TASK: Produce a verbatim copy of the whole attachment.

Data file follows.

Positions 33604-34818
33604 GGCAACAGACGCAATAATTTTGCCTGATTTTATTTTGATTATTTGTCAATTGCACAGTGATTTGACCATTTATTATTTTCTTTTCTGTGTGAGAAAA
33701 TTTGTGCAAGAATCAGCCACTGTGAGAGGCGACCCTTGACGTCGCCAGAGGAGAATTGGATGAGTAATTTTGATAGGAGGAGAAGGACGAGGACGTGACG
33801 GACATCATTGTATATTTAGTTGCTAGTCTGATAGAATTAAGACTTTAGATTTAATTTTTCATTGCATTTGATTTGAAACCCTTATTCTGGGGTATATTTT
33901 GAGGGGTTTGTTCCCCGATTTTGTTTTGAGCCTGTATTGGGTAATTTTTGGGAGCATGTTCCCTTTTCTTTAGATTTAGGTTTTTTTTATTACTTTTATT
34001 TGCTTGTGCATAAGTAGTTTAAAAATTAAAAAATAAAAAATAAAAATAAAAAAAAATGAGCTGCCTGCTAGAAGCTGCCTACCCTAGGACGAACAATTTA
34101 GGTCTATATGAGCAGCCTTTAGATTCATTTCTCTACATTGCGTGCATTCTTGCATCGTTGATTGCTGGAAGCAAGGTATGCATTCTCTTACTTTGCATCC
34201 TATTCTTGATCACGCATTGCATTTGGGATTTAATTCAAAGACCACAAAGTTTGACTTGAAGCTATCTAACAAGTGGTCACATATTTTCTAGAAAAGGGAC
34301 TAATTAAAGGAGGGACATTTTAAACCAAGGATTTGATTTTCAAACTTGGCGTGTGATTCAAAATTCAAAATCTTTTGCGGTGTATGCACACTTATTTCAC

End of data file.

Positions 33604-34818
33604 GGCAACAGACGCAATAATTTTGCCTGATTTTATTTTGATTATTTGTCAATTGCACAGTGATTTGACCATTTATTATTTTCTTTTCTGTGTGAGAAAA
33701 TTTGTGCAAGAATCAGCCACTGTGAGAGGCGACCCTTGACGTCGCCAGAGGAGAATTGGATGAGTAATTTTGATAGGAGGAGAAGGACGAGGACGTGACG
33801 GACATCATTGTATATTTAGTTGCTAGTCTGATAGAATTAAGACTTTAGATTTAATTTTTCATTGCATTTGATTTGAAACCCTTATTCTGGGGTATATTTT
33901 GAGGGGTTTGTTCCCCGATTTTGTTTTGAGCCTGTATTGGGTAATTTTTGGGAGCATGTTCCCTTTTCTTTAGATTTAGGTTTTTTTTATTACTTTTATT
34001 TGCTTGTGCATAAGTAGTTTAAAAATTAAAAAATAAAAAATAAAAATAAAAAAAAATGAGCTGCCTGCTAGAAGCTGCCTACCCTAGGACGAACAATTTA
34101 GGTCTATATGAGCAGCCTTTAGATTCATTTCTCTACATTGCGTGCATTCTTGCATCGTTGATTGCTGGAAGCAAGGTATGCATTCTCTTACTTTGCATCC
34201 TATTCTTGATCACGCATTGCATTTGGGATTTAATTCAAAGACCACAAAGTTTGACTTGAAGCTATCTAACAAGTGGTCACATATTTTCTAGAAAAGGGAC
34301 TAATTAAAGGAGGGACATTTTAAACCAAGGATTTGATTTTCAAACTTGGCGTGTGATTCAAAATTCAAAATCTTTTGCGGTGTATGCACACTTATTTCAC